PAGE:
Measuring volcanic gases: soil efflux

Scientists measuring carbon dioxide gas flux in soil, Mammoth Mountain, California

Measuring CO2 efflux in soil
Photograph by R. Kessler
on September 6, 1997

Soil efflux measurements can be made in areas where volcanic gases, typically CO2, rise from depth and discharge into the soil just beneath the surface. Because the gases escape from the ground over a broad area, a small accumulation chamber must be used to collect and measure the gas at dozens to hundreds of separate sites in order to calculate the total soil efflux of gas.

Soon after a batch of magma rose beneath Mammoth Mountain, California to within a few kilometers of the surface in 1989-90, several zones of high CO2 soil efflux developed around the volcano. To determine the extent and amount of CO2 gas escaping from the soil, scientists (left) have made thousands of soil efflux measurements in the area in the past few years.

Surveys of soil-gas efflux use accumulation chamber & analyzer

To measure the rate at which these gases are released into the atmosphere, an accumulation chamber connected to a infrared CO2 analyzer is placed on the soil surface. As the gas enters the chamber from the soil, the LI-COR analyzer (on a backpack in the image) then records the increasing concentration of CO2 gas in the chamber.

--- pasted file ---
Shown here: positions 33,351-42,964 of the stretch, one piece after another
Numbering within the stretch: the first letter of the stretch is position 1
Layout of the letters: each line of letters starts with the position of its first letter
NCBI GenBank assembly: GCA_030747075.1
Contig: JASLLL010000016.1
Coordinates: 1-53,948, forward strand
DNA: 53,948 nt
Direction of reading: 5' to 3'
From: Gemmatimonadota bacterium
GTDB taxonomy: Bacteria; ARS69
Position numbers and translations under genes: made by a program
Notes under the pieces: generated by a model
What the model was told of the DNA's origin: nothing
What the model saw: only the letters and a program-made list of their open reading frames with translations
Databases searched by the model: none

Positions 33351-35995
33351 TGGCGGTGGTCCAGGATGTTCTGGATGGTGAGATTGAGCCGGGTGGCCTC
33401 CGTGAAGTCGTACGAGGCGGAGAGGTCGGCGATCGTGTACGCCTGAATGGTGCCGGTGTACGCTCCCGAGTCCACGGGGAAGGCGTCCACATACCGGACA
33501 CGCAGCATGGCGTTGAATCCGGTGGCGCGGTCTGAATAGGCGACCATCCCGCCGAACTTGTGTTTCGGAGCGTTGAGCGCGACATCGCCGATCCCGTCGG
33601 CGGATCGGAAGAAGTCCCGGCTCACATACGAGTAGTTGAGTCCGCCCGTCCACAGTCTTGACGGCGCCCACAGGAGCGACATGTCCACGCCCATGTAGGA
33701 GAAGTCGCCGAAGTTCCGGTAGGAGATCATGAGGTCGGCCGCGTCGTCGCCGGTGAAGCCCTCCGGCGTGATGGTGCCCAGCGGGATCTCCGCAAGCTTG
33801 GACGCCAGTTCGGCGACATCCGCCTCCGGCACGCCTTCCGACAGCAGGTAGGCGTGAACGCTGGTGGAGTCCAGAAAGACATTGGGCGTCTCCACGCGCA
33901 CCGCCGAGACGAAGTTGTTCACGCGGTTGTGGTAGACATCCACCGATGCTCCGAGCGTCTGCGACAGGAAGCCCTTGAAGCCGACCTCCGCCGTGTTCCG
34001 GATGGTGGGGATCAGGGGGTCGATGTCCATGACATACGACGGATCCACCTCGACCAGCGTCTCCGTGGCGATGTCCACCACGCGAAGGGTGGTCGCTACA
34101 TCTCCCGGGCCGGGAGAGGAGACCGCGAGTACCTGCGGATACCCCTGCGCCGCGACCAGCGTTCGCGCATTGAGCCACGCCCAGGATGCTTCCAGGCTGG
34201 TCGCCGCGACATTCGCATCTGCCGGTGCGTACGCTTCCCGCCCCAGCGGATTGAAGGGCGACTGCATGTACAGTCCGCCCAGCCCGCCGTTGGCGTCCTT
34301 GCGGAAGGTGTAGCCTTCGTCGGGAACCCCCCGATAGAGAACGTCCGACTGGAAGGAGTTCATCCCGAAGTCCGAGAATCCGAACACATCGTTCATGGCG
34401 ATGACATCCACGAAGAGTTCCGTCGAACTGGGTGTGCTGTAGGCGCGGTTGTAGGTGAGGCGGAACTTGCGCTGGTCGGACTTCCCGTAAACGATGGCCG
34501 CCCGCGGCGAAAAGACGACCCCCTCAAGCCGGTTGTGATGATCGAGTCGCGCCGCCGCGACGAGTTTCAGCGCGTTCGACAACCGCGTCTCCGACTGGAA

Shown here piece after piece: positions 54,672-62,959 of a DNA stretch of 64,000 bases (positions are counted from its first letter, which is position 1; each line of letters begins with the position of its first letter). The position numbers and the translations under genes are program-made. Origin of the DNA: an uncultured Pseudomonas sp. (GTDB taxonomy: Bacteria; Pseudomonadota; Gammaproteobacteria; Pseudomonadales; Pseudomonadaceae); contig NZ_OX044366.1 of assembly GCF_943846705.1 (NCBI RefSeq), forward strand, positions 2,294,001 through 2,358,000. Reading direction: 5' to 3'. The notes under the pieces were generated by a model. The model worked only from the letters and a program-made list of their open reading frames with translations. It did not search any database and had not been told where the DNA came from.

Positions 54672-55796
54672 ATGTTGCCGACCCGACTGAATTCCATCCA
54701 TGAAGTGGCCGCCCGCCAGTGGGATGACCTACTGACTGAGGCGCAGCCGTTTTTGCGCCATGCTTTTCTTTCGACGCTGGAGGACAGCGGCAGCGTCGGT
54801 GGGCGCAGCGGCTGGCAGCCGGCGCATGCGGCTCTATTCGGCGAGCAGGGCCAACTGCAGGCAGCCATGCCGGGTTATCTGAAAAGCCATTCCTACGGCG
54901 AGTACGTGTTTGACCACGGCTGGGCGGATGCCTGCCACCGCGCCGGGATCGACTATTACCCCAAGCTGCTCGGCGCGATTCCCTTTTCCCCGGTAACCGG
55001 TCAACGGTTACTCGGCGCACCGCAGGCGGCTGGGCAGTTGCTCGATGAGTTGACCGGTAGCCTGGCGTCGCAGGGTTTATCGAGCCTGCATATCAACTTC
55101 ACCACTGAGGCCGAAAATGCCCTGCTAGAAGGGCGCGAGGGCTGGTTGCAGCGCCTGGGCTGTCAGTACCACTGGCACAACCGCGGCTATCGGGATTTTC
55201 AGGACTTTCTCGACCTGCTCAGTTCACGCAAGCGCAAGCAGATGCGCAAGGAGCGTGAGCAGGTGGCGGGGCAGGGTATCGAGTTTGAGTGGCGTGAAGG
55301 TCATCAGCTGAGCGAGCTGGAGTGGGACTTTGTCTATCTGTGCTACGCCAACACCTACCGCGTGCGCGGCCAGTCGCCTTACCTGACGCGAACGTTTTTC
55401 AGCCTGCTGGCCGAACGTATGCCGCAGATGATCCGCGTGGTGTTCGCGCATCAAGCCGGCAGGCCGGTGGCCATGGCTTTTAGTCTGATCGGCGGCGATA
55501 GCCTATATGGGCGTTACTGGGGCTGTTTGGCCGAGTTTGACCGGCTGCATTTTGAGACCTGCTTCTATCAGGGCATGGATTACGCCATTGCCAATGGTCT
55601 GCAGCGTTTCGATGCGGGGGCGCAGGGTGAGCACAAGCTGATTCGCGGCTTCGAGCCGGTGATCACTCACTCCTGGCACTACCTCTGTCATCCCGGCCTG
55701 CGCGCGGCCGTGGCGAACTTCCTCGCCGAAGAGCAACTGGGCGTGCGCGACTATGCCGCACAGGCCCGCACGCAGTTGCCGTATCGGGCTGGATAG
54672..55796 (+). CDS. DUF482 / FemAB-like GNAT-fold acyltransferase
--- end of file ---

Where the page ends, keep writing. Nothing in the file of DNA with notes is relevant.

The rate of increase of CO2 in the chamber is then used along with ambient temperature, pressure, and other parameters to calculate a soil CO2 efflux for that location. The measuring apparatus is then moved to other nearby locations and additional efflux values are measured.

Detailed surveys yield soil-CO2 concentration maps

Map of carbon dioxide contration in soil near Horseshoe Lake, California

Map of CO2 concentration near
Horseshoe Lake and Mammoth
Mountain, California

If enough points are measured, a map (top left) of the soil CO2 anomaly can be constructed and a total gas emission can be calculated. Although individual measurements can be influenced by soil and meteorological conditions, such soil gas surveys, if repeated often enough, can provide insight into any trends that may develop.

First noticed in 1990, several zones of high CO2 soil efflux have developed around Mammoth Mountain volcano in California. The gas is associated with a batch of magma that rose to within a few kilometers of the surface in 1989-90. These zones generally occur where faults and other structures intersect the surface and provide conduits for the flow of gas to the surface.

The cores of these high CO2 zones are easily recognized by the presence of dead trees. One of the best known tree-kill areas is at Horseshoe Lake on the south side of Mammoth Mountain (bottom left). Since 1995, USGS scientists have been tracking the CO2 anomaly there with periodic soil CO2 efflux surveys.

More information about carbon dioxide gas at Horseshoe Lake

Aerial view of Horseshoe Lake from atop Mammoth Mountain, California

Tree-kill area near
Horseshoe Lake